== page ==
Fruits that Grow in the Shade

Fruit Trees May Not Work, but a Few Fruiting Plants Can Take the Shade

Strawberries Growing in a Hanging Basket
Strawberries Growing in a Hanging Basket. Oksana Struk/E+/Getty Images

Growing your own fruit is both fun and thrifty. Not only does a fruit tree in the backyard give you fresh fruit to enjoy, it can help save money at the grocery store. The problem is that many fruit trees need full sun and if you have a shady yard, it can be difficult to find fruit-bearing plants.

Shade-filled yards and gardens are a common obstacle for homeowners. While the majority of fruit trees may not tolerate shady growing conditions, plenty of other fruiting plants will.

 

Fruiting Plants That Thrive in Partial Sun

If you have a spot in your yard that receives partial sun, try growing these fruits:

  • Blueberries: Most blueberry bushes require full sun, but lowbush blueberries will tolerate partial shade. This is also a cold-tolerant variety and can be grown in Zones 3-6.
  • Currants: The small berries of red and black currant shrubs are delicious in jams and other foods. Some varieties of the shrub will tolerate partial sun or moderate shade.
  • Elderberries: An elderberry shrub can thrive in partial shade and produce fragrant (and edible) flowers along with dark purple berries that can be used in wines, jams and even a homemade flu remedy.
  • Gooseberries: Use the gooseberry bramble for its fruit and as a hedging for privacy in your shady yard. Like raspberries, they do spread but their sweet fruits are worth it.
  • Hardy Kiwi: It is possible to grow kiwi in the northern regions if you choose the hardy kiwi plant. This vine requires a trellis and can tolerate partial shade, but does enjoy a bit of sun.
  • Juneberries: Birds love the juneberry (or serviceberry) trees and shrubs that produce pome fruit (sometimes called 'small apples'). This is another fruit for those who love canning their own jams and jellies.
  • Lingonberries: A popular wild berry in Scandanavia, the lingonberry is a delicious fruit. The low, evergreen shrubs are a nice addition to a garden and if it can grow in Scandinavian forests, it just might work in your shady yard.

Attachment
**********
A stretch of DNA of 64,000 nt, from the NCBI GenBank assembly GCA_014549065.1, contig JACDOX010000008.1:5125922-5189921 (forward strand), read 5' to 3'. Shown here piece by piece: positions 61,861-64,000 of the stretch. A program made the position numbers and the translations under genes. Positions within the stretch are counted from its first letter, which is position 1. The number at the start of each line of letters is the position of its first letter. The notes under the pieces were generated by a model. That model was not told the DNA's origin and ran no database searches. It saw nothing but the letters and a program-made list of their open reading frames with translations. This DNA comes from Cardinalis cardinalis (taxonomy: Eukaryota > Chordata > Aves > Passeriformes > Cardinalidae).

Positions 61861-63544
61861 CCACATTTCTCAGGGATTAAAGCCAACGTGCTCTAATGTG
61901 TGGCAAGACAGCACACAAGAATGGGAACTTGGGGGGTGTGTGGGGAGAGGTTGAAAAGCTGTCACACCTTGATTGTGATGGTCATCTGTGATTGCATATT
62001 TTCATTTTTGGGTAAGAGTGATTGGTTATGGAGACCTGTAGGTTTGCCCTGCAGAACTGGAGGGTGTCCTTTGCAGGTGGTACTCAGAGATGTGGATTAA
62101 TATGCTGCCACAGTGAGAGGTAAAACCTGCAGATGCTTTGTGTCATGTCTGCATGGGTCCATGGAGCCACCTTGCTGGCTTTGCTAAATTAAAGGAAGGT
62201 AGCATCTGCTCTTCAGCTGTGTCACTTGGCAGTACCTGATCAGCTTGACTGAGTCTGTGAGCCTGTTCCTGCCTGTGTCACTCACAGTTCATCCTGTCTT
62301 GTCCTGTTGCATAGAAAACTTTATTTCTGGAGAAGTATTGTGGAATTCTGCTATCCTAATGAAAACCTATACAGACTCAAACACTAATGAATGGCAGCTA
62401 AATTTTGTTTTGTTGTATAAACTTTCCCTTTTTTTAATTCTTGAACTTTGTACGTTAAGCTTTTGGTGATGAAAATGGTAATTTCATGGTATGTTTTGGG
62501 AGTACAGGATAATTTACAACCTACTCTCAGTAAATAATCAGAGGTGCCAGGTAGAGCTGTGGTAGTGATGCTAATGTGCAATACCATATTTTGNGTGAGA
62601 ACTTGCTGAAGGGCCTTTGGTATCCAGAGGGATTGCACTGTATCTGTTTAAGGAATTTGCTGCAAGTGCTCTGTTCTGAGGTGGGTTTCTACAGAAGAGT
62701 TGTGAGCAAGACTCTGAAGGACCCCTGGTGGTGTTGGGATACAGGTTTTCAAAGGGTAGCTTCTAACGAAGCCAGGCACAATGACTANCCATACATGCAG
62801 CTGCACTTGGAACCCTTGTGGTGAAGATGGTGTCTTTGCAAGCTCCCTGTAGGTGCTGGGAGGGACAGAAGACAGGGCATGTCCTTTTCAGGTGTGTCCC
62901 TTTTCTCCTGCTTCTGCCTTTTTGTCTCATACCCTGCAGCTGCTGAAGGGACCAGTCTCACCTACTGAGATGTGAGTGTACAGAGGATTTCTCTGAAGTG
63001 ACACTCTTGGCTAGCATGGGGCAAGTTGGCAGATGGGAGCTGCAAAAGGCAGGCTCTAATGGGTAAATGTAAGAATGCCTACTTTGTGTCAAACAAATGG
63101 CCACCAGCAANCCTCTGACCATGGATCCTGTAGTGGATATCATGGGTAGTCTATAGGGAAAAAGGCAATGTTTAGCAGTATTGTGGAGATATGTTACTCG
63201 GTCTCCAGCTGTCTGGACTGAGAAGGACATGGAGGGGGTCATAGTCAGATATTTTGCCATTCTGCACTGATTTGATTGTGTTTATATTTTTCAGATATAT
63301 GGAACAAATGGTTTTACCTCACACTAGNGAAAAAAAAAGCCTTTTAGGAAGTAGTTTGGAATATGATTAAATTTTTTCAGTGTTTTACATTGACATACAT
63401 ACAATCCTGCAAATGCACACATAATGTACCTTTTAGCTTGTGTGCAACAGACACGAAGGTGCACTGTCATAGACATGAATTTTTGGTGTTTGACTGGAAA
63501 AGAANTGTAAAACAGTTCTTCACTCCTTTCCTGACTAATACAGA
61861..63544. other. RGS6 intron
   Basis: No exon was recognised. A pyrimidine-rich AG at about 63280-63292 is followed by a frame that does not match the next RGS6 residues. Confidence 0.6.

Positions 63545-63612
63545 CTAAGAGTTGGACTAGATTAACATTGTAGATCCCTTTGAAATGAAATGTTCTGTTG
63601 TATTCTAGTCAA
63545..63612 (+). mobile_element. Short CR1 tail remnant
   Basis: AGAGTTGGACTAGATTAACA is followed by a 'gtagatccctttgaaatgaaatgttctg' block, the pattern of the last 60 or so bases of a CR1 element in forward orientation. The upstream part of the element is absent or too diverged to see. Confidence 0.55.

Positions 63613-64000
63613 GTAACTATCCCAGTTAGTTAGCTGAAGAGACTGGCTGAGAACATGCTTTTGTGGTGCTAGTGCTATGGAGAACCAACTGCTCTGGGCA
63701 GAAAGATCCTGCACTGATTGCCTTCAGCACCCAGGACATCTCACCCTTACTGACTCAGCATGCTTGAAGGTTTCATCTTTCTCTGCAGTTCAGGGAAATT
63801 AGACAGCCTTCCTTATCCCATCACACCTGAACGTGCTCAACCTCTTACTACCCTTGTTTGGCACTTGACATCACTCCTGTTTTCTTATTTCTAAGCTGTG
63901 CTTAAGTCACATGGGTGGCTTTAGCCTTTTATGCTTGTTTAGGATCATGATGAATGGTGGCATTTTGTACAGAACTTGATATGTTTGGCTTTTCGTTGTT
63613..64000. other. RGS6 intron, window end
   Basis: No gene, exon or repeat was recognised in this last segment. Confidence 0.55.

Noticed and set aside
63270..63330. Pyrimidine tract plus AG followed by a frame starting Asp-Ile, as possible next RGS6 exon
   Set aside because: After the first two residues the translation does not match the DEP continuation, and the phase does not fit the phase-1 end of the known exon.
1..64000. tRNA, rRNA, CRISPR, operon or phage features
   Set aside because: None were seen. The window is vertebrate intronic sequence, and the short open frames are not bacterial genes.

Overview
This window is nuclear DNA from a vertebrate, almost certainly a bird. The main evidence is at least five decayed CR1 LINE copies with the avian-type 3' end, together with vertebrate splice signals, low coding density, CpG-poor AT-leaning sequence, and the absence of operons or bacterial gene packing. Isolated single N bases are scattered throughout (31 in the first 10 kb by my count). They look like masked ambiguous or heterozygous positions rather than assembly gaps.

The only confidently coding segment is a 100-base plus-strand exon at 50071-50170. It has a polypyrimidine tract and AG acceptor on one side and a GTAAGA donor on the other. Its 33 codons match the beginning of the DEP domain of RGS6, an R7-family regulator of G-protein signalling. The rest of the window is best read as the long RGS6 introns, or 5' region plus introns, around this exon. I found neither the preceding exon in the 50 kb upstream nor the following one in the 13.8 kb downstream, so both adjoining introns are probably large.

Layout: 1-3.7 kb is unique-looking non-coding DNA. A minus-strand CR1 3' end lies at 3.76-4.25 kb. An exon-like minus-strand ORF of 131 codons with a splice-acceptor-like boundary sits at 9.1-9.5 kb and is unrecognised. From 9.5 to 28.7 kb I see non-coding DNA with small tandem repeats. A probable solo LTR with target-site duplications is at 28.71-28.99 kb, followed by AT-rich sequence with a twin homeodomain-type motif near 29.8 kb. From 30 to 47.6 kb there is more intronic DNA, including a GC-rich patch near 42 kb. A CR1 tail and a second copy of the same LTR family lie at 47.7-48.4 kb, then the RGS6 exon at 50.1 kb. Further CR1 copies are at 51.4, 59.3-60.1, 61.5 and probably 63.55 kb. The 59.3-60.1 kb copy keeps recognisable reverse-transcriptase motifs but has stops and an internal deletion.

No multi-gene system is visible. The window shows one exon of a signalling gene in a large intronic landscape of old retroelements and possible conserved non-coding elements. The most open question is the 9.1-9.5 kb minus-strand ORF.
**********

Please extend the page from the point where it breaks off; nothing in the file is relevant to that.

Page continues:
• Mulberries: The mulberry tree thrives in the eastern hills of the U.S. and is tolerant to both shade and cold temperatures. Do be careful because the fruits are plentiful but known to make a mess on the ground. A non-fruiting mulberry is recommended more often for landscaping.
  • Muscadines: If you live in the South, you know the muscadine (or scuppernong) is a native American grape that makes a great pie and a fun wine. These vines will require a trellis and the more sun you can give them, the more fruits you will get.
  • Raspberries: Picking fresh raspberries is a highlight of summer and can save a lot of money. They are very easy to grow and will tolerate partial shade. However, these brambles are notorious for running and can get out of control quickly.
  • Strawberries: Most gardening advice says that strawberries need full sun but many gardeners know from personal experience that they can do well in the shade. It is worth trying and who knows, you may be one of the lucky few!

Gardening Tips for Shady Fruits

  • Many of the fruits on the list grow on vines or brambles and this means that they will spread. Grow them in an area where you don't mind them taking over or plant them in a container to limit their growth.
  • Fertilize regularly to encourage a large harvest.
  • Some of the fruits listed may not be suitable for your area. Research any varieties you're considering before purchasing or go to your local nursery for advice.